Titanio is the latest series in Tau’s Metallica Collection. This series is so close to real metal that it looks like metal, feels like metal, and it even has magnetic properties. Titanio’s polished glazed surface reflects light like no other glazed ceramic tile has done before. Titanio is available in 60-by-120-, 60-by-60-, 30-by-60-, and 30-by-30-cm formats.

Red remains a very popular color for ceramic tile, and is often combined with other colors to achieve a variety of different looks.
Cevisama 2005, which was held February 8-12, drew the largest attendance in the show's history, with more than 90,000 visitors during the five-day show. These figures represent an increase of four percent overall, with a ten percent increase in foreign attendance. Visitors from the U.S., Spain's largest foreign customer, increased an amazing 77.5 percent. This year's show also covered a larger exhibition area, thanks to new pavilions which increased the total available space by more than 50 percent; total exhibition space for the show totaled more than 83,000 square meters. Visitors to the show had an opportunity to see the newest ceramic tiles and bathroom furnishings from 1,125 exhibitors, whose products will set design trends for the industry throughout the year.

Tau Ceramica added a new color, beige, to its popular Corten line, offering a softer alternative to more intense metallic looks.
Metallic Finishes and Accents Gaining Popularity
One of the main stylistic trends evident at Cevisama 2005 is the continued proliferation of metallic finishes and accent pieces, suggesting a strong resurgence of the modernist aesthetic in contemporary design. Metallic finishes such as stainless steel, iron, and weathered iron, and all other types of metal continue to gain popularity, in particularly the weathered steel look commonly known as corten. Some outstanding examples of the Corten look include Apavisa's new line, Metal Tech, Diago's Metal, and Tau's popular Corten, which added a new color, beige, to the series. Tau also debuted a stunning new metallic series, Titanio, which remarkably simulates a highly polished chrome finish through a unique new metallic glaze.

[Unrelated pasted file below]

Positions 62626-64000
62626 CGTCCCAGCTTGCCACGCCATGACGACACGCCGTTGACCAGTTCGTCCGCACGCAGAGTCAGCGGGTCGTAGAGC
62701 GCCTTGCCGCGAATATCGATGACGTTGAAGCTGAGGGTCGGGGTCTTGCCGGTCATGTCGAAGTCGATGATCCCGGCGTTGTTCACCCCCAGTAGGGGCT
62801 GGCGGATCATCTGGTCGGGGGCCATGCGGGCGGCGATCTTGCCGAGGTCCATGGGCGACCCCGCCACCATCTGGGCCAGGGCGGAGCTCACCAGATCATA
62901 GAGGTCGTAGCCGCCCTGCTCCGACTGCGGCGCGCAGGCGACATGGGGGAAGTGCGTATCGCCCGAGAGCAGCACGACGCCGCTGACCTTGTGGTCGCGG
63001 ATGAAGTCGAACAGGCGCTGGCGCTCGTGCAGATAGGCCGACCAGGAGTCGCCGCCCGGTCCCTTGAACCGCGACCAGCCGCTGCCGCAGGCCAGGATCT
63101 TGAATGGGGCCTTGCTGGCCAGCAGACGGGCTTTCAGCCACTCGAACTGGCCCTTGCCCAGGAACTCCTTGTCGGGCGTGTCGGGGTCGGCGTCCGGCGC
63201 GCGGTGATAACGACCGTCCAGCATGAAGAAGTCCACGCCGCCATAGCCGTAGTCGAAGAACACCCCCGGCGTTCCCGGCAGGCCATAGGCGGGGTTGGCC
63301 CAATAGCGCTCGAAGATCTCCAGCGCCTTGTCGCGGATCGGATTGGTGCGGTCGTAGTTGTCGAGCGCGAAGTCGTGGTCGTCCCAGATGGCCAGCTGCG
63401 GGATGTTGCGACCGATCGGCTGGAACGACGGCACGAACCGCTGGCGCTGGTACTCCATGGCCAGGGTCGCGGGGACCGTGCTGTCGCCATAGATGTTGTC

Metallic designs were very popular at Cevisama 2005.
Wood Looks Becoming More Realistic
Another noticeable trend this year is the increasing number of ceramic lines designed to imitate the look of hardwood flooring. Because of advances in technology which allow for greater depth of color and texture, these tiles are no longer merely pale imitations of their natural counterparts, but a viable alternative in many applications where wood is to be avoided, such as wet areas, fireplaces and stovetops. Throughout the show, a variety of manufacturers showed ceramic tile with finishes imitating every imaginable variety of hardwood, from common species like oak, birch, and cherry to exotic woods such as wenge, teak, and koa. Rustic finishes, designed to simulate the look of distressed wood, were especially poular this year. Some manufacturers eschewed the realistic approach in favor of postmodern designs such as highly colored woods and exaggerated textures. Some of the outstanding wood looks this year were Wood Tech from Apavisa, Forest by Azuvi, Alpina by Colorker, and Diago's Natura and Vita collections.